Premiership: Selkirk breach ‘Fortress Fullarton’ for bonus point win over Marr

Home head coach Craig Redpath had some cutting words for his senior players

James Head carries hard for Selkirk versus Marr. Image: Kevin Quinn
James Head carries hard for Selkirk versus Marr. Image: Kevin Quinn

Marr 19

Selkirk 28

IAIN HAY @ Fullarton

DEFENDING champions Marr’s struggles continue, as Selkirk – one spot ahead of their hosts in the league table heading into the game – ransacked ‘Fortress Fullarton’ to come away with maximum points with the last play of the match, snatching away their home team’s losing bonus point at the same time.

After an incredibly tight first-half, it was Marr’s inability to make full use of the stiff breeze to their backs in that opening 40 which cost them dear, with chances going a begging, and only one Blair Jardine score while Selkirk were reduced to 14 to show for it.

“We had a number of opportunities. In the first half we were held up over the line, there’s a dropped pass with a two-on-one, and then we’ve spilled one just a yard short of the line, so there’s three or four in the first half, then in the second half we’ve another held up over the line, then we get in the lead we gave away a simple penalty,” said a frustrated Craig Redpath.


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“Fair play to Selkirk, they stuck at their game and we didn’t execute anything. They dug in, got the result, and right at the end we knock-on, they score so we don’t even get a losing bonus point.”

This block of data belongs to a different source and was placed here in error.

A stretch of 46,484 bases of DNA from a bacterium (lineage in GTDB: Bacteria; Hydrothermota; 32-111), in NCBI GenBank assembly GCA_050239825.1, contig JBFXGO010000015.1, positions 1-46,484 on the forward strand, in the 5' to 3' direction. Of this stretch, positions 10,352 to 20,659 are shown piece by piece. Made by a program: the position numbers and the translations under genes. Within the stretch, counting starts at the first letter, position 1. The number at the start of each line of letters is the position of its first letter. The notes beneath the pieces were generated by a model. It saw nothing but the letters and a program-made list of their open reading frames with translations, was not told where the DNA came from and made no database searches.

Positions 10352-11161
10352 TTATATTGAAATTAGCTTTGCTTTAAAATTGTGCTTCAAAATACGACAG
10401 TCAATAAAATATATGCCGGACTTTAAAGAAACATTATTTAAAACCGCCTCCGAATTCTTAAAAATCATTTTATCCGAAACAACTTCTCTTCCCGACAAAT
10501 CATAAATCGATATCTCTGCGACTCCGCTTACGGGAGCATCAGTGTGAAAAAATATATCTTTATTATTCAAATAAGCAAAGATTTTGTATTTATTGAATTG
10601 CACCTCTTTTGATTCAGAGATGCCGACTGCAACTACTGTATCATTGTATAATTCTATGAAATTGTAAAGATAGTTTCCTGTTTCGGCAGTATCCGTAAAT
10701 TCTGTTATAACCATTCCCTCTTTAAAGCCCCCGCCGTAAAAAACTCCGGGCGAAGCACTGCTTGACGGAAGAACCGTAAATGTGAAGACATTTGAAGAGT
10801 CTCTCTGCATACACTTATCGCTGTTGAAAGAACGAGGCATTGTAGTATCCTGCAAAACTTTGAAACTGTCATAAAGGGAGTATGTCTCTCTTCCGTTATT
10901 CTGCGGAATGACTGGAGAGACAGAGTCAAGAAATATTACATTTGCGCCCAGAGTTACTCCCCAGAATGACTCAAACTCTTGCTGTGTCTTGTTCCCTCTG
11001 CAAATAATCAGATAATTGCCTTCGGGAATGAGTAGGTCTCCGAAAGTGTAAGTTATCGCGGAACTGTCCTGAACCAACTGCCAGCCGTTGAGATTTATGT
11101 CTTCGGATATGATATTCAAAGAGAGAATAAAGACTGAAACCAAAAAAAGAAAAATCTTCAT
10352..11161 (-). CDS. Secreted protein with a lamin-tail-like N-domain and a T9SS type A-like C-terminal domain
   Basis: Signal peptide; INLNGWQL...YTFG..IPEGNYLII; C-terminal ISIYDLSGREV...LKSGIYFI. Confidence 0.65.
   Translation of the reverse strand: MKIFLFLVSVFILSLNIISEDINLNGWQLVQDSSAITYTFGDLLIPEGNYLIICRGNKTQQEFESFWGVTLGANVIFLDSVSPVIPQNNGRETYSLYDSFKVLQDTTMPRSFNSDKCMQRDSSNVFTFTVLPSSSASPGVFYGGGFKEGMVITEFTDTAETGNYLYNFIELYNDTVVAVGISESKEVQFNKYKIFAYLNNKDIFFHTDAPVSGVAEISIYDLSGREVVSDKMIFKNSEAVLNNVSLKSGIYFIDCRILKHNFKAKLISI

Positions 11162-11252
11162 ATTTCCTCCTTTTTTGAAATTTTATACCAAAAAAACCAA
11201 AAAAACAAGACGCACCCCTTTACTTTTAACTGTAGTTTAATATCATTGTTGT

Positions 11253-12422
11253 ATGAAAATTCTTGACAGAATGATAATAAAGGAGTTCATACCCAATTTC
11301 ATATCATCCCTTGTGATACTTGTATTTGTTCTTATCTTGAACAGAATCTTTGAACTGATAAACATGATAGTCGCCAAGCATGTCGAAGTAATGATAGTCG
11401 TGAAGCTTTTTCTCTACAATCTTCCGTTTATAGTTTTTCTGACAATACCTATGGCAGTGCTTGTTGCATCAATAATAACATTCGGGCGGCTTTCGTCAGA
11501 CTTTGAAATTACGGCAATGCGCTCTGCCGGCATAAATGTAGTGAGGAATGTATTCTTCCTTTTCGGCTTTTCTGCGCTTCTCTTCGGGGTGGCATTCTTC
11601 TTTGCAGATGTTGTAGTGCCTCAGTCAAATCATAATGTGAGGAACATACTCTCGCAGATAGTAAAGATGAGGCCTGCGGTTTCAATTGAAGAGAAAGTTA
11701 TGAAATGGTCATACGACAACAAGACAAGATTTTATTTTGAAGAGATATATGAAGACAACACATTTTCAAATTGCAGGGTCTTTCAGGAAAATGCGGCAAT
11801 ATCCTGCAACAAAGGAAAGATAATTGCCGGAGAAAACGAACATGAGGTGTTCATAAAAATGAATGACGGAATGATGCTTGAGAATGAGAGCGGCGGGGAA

The Marr team selection contained a mixture of vast experience and youth, such as Ross Brockert making his debut, but it was the experienced players who Redpath felt had let the side down more than the youngsters

“It was our big players who didn’t play the conditions, it’s them who are meant to control the game, and they didn’t do it. Ross came in and he’s carried hard and done all the things we asked him to do, Jake (Jacobson) on the wing has done well, but some of our senior players are just not doing it.

“When you’re struggling a bit you make mistakes, the disappointment for us is our levels have dropped, and other teams can come here and beat us. First and foremost we have to play better, and play smarter. We need to look at things as a coaching team and how we pick and set up the team. We got very frantic in that game and lost structure.”

Selkirk had raced into the lead in under 45 seconds, Marr winger Andrew Ramage was a little isolated and on the receiving end of a double-tackle which saw the ball pop out from the breakdown, allowing one of his tacklers, Ryan Cottrell to pick up and sprint clear down the left-hand side into the corner.

As expected, Marr came back, but squandered two of the opportunities Redpath mentioned before Jardine squeezed over after a succession of penalties had gone to touch and Scott McClymont had gone to the sin-bin.

Kicking in to the wind, Selkirk’s pack had to do most of the heavy lifting – as forwards will always tell you they have to, regardless – and their dominance at the scrum helped them gain field possession.